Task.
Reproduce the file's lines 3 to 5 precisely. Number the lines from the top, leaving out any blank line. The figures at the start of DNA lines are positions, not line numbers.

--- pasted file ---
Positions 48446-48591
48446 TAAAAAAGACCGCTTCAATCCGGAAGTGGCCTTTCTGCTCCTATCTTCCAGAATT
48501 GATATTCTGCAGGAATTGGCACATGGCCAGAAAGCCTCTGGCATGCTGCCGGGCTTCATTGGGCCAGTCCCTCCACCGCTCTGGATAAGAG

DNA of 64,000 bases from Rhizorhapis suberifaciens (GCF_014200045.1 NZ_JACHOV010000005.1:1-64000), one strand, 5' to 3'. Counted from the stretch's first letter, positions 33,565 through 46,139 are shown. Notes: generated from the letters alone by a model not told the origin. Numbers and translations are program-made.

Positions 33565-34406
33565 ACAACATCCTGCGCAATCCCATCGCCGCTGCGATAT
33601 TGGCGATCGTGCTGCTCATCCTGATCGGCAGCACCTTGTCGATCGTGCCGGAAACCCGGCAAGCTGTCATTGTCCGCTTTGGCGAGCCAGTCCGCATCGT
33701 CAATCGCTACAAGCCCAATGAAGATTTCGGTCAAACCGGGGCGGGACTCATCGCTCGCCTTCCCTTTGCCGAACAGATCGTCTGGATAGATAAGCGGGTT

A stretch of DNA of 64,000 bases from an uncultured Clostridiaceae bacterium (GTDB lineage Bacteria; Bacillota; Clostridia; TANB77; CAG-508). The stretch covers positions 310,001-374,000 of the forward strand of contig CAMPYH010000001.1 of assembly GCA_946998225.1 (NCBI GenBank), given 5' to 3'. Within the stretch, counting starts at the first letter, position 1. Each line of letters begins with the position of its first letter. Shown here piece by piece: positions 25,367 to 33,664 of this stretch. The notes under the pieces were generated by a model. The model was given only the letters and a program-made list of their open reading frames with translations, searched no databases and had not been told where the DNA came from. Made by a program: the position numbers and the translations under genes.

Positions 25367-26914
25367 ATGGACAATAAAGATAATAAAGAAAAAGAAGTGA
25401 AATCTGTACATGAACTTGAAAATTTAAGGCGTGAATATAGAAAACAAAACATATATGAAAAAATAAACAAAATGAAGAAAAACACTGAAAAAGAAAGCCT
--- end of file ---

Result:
48501 GATATTCTGCAGGAATTGGCACATGGCCAGAAAGCCTCTGGCATGCTGCCGGGCTTCATTGGGCCAGTCCCTCCACCGCTCTGGATAAGAG

DNA of 64,000 bases from Rhizorhapis suberifaciens (GCF_014200045.1 NZ_JACHOV010000005.1:1-64000), one strand, 5' to 3'. Counted from the stretch's first letter, positions 33,565 through 46,139 are shown. Notes: generated from the letters alone by a model not told the origin. Numbers and translations are program-made.

Positions 33565-34406